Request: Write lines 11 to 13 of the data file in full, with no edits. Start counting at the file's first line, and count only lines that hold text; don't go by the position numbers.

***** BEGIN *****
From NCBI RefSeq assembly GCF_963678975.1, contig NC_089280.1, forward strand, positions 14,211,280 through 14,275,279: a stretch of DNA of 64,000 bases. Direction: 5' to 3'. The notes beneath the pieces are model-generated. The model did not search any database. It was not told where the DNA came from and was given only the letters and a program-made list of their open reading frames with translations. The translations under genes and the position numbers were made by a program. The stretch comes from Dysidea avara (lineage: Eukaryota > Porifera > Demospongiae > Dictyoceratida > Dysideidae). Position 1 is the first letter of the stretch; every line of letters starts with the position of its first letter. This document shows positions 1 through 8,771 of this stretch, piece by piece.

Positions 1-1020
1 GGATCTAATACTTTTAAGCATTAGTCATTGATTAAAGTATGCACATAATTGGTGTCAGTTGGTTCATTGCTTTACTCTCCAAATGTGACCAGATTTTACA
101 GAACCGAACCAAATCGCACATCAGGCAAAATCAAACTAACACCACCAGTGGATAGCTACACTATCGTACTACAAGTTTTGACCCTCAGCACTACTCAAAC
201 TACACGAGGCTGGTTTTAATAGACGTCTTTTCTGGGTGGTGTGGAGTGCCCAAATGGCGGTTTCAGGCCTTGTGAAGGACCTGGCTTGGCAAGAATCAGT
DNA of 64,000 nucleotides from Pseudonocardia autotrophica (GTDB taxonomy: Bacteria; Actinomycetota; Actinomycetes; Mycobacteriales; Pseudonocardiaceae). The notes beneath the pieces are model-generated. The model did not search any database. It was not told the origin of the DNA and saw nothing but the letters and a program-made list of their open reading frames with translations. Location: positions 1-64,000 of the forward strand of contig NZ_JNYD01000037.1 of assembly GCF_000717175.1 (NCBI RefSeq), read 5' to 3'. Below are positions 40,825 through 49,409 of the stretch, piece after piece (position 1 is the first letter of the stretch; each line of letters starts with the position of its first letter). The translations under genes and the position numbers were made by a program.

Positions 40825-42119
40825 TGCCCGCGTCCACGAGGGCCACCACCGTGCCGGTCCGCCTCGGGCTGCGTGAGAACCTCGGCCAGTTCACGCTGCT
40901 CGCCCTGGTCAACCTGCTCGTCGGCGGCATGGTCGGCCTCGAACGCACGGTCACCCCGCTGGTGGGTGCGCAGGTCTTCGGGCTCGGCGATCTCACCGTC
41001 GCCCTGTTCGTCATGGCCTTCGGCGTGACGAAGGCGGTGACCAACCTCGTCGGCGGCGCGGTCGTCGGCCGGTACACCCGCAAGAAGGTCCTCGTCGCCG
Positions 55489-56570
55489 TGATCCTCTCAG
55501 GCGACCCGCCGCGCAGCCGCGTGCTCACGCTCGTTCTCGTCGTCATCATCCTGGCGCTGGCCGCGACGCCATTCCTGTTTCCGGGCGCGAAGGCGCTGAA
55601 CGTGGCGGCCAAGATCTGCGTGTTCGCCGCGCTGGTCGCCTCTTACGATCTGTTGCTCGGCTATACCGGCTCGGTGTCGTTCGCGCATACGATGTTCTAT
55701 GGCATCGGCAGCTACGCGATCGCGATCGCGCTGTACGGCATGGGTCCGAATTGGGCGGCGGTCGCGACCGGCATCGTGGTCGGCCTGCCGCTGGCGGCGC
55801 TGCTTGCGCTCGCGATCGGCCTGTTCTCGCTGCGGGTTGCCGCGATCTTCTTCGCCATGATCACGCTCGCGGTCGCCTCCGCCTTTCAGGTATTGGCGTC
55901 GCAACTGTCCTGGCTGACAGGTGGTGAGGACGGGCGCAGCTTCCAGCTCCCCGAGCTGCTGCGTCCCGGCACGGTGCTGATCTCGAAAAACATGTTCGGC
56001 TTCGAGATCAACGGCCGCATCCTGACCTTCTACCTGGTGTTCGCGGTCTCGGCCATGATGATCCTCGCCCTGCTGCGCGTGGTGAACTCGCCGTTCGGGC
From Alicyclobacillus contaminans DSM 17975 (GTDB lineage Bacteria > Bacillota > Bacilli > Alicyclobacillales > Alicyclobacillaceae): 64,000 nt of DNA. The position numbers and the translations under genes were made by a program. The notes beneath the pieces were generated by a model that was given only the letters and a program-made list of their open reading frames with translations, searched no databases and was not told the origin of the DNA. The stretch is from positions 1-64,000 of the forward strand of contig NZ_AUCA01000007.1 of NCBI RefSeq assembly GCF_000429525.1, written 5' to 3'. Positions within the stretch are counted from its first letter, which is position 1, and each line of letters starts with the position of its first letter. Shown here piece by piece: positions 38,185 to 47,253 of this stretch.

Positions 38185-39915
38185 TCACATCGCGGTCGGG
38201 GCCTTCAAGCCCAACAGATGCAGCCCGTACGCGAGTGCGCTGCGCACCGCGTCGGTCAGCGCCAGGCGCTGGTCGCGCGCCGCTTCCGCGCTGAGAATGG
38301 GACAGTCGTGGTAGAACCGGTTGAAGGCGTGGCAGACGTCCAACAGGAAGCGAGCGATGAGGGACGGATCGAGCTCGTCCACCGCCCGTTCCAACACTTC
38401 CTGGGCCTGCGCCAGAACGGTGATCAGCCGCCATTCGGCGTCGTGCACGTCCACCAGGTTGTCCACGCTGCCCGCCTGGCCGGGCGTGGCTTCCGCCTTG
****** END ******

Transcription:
Positions 55489-56570
55489 TGATCCTCTCAG
55501 GCGACCCGCCGCGCAGCCGCGTGCTCACGCTCGTTCTCGTCGTCATCATCCTGGCGCTGGCCGCGACGCCATTCCTGTTTCCGGGCGCGAAGGCGCTGAA